Granted, these again were all launched at very different times, but it does provide a little indication of the demand of the vicinity. For example, Daintree Residence only sold 50 out of 80 units at launch, Verdale at 15 per cent, and Forett at about 30 per cent.
In fact, the last launch here that saw such a strong launch was The Linq @ Beauty World (96 per cent sold during the launch weekend). Now to be fair, The Linq had only 120 units, so selling out faster is easier – but if we put that aside, we can see that The Linq and Reserve Residences are both close to Beauty World MRT (DTL).
The other condos we’ve mentioned are further away, suggesting it’s not just about being in the general area, but also having good MRT access. This probably matters more in an area further west, as convenient connectivity ranks highly for buyers.
On the ground, we’ve sometimes heard the theory that (in a higher-end area, even if it is more Upper Bukit Timah) homeowners drive so MRT access is less important. But the quick sales of Reserve Residences and The Linq would suggest the train still matters.
3. General age of buyers shows parents may be intervening
Close to a quarter of the buyers (around 22 per cent) were aged 30 years or younger. This is a higher proportion of young buyers than we’d normally encounter: Most condo buyers, especially in more pricey areas like Bukit Timah, are HDB upgraders in their forties.
This suggests that the younger buyers have financial support from elsewhere, most likely parents. From word on the ground, some realtors have said many are young couples, who faced repeated failures during HDB balloting.
This could also have been due to the location being within the coveted 1 km radius of the very popular Methodist Girls Primary and Pei Hwa Primary School. Younger buyers with the help of parents planning ahead would have been a factor, as there’s only so much new launch supply in the area that is close to both primary schools.
Also given the high prices of COE right now, there could be more and more younger couples willing to pay a higher premium for the better convenience of Integrated Developments. There’s less of a need to buy and pay the costly price of a car, when everything you need is at your doorstep. The younger demographic buying could be a reflection of this changing behaviour.
4. Master Plans show further upgrades to the neighbourhood
The Reserve Residences is already close to a number of good amenities; from the retail and entertainment outlets around Beauty World. But there may be more to come:
The area just beyond Rifle Range Nature Park is a reserve site; and this could mean significant upgrades in the future. While there’s no guarantee, URA does like to implement a balanced live-work-play angle in each neighbourhood; and it’s possible this sizeable area will see mixed-use or other thematic developments. There are a lot of residential plots that are yet to be developed (next to Verdale, Rifle Range Nature Park, and along Old Holland Road) so it is likely that there has to be more infrastructure to support these future residential units.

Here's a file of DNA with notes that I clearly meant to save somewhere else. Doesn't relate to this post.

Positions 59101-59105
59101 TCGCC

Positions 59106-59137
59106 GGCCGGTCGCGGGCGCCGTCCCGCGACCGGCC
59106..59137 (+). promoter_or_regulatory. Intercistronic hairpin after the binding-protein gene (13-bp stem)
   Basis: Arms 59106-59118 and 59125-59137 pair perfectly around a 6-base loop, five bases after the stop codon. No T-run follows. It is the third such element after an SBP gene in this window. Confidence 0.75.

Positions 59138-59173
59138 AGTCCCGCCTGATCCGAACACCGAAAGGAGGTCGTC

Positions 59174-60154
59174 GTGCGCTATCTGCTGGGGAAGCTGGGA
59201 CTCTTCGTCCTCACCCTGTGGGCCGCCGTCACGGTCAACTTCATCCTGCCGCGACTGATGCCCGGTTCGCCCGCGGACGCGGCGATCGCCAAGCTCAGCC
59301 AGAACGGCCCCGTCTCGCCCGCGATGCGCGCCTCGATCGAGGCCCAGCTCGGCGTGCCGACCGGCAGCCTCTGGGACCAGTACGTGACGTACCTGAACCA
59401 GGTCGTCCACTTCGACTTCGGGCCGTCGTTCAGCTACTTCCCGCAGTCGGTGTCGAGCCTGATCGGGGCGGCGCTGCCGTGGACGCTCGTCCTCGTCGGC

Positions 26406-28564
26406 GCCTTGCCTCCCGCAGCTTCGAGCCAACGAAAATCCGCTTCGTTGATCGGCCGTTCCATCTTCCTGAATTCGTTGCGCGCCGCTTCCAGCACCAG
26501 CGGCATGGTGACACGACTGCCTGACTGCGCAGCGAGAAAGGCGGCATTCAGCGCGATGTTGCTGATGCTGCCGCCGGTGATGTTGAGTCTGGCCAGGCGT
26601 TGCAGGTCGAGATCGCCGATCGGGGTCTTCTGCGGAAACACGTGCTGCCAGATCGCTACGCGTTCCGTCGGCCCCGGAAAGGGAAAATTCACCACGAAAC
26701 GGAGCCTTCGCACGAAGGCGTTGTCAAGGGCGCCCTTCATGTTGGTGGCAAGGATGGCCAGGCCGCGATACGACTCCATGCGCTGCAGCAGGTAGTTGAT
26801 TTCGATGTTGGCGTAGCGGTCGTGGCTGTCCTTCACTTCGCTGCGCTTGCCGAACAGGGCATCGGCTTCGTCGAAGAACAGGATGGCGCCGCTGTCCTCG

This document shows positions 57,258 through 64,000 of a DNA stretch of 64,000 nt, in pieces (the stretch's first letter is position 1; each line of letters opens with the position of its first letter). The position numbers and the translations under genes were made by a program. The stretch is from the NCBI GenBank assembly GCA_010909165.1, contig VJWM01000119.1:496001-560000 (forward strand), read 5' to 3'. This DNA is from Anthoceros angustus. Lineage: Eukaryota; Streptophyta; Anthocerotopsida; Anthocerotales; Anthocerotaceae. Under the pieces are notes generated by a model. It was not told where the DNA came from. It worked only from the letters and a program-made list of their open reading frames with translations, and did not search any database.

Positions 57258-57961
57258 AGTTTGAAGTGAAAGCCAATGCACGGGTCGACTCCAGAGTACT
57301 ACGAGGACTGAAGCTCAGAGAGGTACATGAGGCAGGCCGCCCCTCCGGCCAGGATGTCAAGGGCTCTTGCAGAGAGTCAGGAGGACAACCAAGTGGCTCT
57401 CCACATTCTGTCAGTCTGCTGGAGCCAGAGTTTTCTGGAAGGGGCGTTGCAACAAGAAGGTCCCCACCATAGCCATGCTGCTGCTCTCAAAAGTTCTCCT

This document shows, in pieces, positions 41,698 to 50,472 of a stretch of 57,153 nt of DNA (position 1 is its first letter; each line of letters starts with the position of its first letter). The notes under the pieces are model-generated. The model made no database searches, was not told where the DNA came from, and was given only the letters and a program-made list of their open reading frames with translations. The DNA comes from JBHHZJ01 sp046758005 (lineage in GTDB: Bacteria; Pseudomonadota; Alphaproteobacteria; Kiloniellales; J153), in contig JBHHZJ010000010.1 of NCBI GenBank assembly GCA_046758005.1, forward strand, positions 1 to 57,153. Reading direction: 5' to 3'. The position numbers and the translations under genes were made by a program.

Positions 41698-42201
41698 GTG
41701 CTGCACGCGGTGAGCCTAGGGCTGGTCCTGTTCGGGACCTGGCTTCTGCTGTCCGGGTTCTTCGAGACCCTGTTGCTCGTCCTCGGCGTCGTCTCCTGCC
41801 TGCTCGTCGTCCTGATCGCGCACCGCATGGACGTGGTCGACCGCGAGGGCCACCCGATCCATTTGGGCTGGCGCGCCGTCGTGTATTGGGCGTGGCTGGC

We also note that Turf-City, which is shutting down at the end of the year, is close by. This area, with the Grandstand, is currently known for lifestyle and recreation; it has shops, a supermarket, childcare, sports clubs, etc. We don’t think URA will tear it down and leave the residents with nothing in place – there’s a good chance an equally good amenity will appear here.
We also notice that the nearby PIE exist – which used to be the only one with a right-hand exit – has been converted to a left-hand exit. It may just be a matter of consistency, but it can also indicate upcoming changes (for which the highway needs to facilitate better access).
There is also a further point to highlight about this being the current only sizeable plot closest to the MRT. So while there’s high density in the area, there’s no large condo that enjoys such a privilege.
5. Most of the buyers are not paying ABSD
Coupled with the good pricing, most realtors were quick to point out that ABSD wasn’t an issue. Most of the buyers are upgraders or first-home buyers, so the ABSD doesn’t apply. In fact, even the three foreigners who bought the unit weren’t subject to usual ABSD rates, as they were US citizens (due to the USSFTA, Americans pay the same tax rates as Singapore Citizens).
As such, the recent increase in ABSD rates had little real bearing on sales numbers.
This isn’t to say that all buyers didn’t pay ABSD though. Some realtors noted that, due to the low quantum of the small one-bedders (around $1.3 to $1.4 million), some new investors found the ABSD to still be bearable; it would be around $230,000 for a one-bedder.
Overall, we would conclude that The Reserve Residences as an Integrated Development just has a strong appeal to younger buyers. The two-bedders are still manageable to upgraders, or to the occasional first-time buyer; and at an overall quantum that matches some projects in less prestigious locations. It’s even a location close to Methodist Girls School and Pei Hwa, so a good bit of future planning is involved there.
Couple that with the shortage of flats, and perhaps it’s not so surprising that the response has been strong. Young couples in need of a home have no time to adopt “wait and see” strategies, especially when they’re not affected by the ABSD anyway.